Often I will see an old photo or ad and spend some time digging into the back story. Sometimes I find a great story, sometimes not. Either way, I learn a few things about the city's history. Here's my latest attempt:
A fellow historic building buff came across this certificate in the former Odd Fellows Hall No. 1 at 72 Princess Street. It is a donation receipt for $20 made out to C. D. Anderson dated June 28, 1901. It turns out that Anderson was not just any member of the IOOF, he was the first Grand Master of the Manitoba Lodge.
First, though, a bit of Manitoba Odd Fellows history.
Manitoban and Northwest Herald, August 23, 1873 (Source)
The International Order of Odd Fellows (IOOF) was founded in 17th century Britain and by 1819 had establishment itself in the U.S. and 24 years later in Montreal. Its purpose, generally speaking, was to do good works and provide a sense of fraternity for its members, mainly middle class and small businessmen.
The Odd Fellows were active in this area as far back as 1871. A Manitoba Lodge was established in Winnipeg on August 18, 1873, though it was actually a "branch" of North America's central Sovereign Grand Lodge located in the United States. It wasn't until October 24, 1883 that a separate Manitoba Grand Lodge was formed.
Top May 28, 1949. S & A store said to be on left (Winnipeg Free Press)
Bottom: August 18, 1987, Winnipeg Free Press
For the first few years, the IOOF held their meetings and events in a hall located over a grocery store called Snyder and Anderson located at 170 Main Street near St. Mary Avenue.
The store's roots go back at least two years earlier as a general store in Breckenridge, Minnesota, one of the town's first businesses. They imported groceries and other supplies by river to the Red River settlement by barge and, when Winnipeg incorporated in 1873, decided to set up a permanent store here.
The "Anderson" in the store name and on the certificate was Charles Davis Anderson. Born in Sweden in 1831, he came to North America at the age of 20, first settling in Chicago. He eventually made his way west and to Breckenridge where he partnered with Snyder and became a boatmaster delivering those groceries and other supplies.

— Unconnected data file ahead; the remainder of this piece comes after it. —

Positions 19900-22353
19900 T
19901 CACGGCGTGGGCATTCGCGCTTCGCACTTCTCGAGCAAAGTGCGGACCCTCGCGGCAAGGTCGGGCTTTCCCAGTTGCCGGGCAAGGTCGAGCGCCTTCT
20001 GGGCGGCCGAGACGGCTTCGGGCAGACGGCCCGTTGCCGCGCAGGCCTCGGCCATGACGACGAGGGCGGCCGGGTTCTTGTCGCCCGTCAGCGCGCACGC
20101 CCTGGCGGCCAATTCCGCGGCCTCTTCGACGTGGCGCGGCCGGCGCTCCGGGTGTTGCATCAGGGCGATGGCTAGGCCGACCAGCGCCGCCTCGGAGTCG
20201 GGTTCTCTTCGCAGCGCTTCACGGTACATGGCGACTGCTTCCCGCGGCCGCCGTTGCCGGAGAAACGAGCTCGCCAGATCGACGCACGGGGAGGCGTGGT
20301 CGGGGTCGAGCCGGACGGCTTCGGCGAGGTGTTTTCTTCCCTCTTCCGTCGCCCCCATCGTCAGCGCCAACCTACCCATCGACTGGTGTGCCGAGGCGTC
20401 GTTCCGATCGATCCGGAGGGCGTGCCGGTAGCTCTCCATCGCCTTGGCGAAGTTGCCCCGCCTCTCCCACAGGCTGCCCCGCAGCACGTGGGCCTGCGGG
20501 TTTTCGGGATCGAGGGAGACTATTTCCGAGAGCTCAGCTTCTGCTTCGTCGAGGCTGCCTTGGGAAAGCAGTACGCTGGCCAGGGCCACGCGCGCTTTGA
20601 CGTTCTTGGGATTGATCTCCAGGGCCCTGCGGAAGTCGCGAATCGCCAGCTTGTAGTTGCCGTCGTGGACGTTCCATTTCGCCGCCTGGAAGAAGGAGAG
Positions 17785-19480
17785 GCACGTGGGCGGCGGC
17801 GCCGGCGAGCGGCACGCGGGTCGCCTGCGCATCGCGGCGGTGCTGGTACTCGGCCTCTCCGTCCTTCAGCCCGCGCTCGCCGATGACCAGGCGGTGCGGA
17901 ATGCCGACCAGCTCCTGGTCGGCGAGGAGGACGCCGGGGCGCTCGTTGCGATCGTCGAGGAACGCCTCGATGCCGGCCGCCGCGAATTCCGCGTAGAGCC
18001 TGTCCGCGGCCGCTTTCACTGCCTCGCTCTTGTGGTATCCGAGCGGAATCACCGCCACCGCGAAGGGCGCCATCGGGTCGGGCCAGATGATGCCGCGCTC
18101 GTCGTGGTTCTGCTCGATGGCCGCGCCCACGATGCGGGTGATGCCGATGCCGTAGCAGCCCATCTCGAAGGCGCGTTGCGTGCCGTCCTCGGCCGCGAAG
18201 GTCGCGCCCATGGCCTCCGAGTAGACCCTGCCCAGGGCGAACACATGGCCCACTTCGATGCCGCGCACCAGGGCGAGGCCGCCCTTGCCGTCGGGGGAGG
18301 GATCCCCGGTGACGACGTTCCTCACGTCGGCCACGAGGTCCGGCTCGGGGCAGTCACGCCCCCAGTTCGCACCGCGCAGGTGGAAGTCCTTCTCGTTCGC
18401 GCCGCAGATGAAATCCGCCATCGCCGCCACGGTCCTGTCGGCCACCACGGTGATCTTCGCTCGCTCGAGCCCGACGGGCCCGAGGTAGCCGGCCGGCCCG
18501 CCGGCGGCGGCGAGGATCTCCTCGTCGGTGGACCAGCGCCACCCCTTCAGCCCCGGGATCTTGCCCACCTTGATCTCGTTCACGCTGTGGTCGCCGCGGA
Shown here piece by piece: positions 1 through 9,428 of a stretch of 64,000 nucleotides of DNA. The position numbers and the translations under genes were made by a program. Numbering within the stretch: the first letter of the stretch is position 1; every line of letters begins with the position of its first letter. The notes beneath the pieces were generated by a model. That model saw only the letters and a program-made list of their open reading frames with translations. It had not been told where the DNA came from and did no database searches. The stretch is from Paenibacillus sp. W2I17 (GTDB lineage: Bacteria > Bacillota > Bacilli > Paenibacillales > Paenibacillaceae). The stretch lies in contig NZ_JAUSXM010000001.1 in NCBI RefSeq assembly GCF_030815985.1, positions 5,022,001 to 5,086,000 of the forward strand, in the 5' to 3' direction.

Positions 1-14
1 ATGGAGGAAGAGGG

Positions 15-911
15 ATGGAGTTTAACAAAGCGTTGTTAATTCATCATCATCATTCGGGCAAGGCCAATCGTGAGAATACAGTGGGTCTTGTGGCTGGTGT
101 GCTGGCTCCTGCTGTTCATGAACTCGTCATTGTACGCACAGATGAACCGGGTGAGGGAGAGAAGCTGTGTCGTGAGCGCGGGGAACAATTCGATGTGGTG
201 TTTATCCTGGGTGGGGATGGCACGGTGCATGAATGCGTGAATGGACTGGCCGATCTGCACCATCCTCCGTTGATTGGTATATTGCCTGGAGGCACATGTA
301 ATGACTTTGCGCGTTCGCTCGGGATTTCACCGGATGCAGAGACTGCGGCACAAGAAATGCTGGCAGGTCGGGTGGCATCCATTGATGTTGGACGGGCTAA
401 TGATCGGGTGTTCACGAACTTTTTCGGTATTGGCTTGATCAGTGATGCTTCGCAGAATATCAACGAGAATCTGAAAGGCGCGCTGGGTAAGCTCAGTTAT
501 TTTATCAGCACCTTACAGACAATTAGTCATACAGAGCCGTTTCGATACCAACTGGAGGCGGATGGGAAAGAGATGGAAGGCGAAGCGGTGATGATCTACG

Anderson was active in the Odd Fellows and in 1883, when Manitoba became its own Lodge, was made Grand Master. it was under his tenure that the Odd Fellows built the IOOF Hall at 72 Princess Street. The organization used only the top floor, the bottom floors were rented out to businesses to create a steady revenue stream.
Anderson served just one year as Grand Master but remained active in the organization for the rest of his life.
July 27, 1914, Winnipeg Tribune
As for the hall, in April 1910 a new IOOF headquarters was built on Kennedy street and the old building continued to act as Manitoba Lodge No. 1. It appears that they vacated the building in the 1950s.
Top: The Standard, December 26, 1874
Bottom: Manitoba Free Press, August 10, 1876
"(In September 1873) Snyder and Anderson's fine stores were in course of construction. This firm, when they first came to Winnipeg, were engaged as flat-boatmen, and made money. They, however, took a fancy to remain in Winnipeg, and immediately went to work to build the necessary stores for their business. Their block is to this day an ornament to the city, and Messrs. Snyder and Anderson are universally respected, and looked upon as one of the most straightforward and go-ahead firms in the city."
Ten Years in Winnipeg by Alexander Begg (p. 89)
IOOF History - Canada IOOF.org
Souvenir programme: Sovereign Grand Lodge, I.O.O.F., Winnipeg (1912)
72 Princess Street Historic Buildings Committee
Kennedy Street Historic Buildings Committee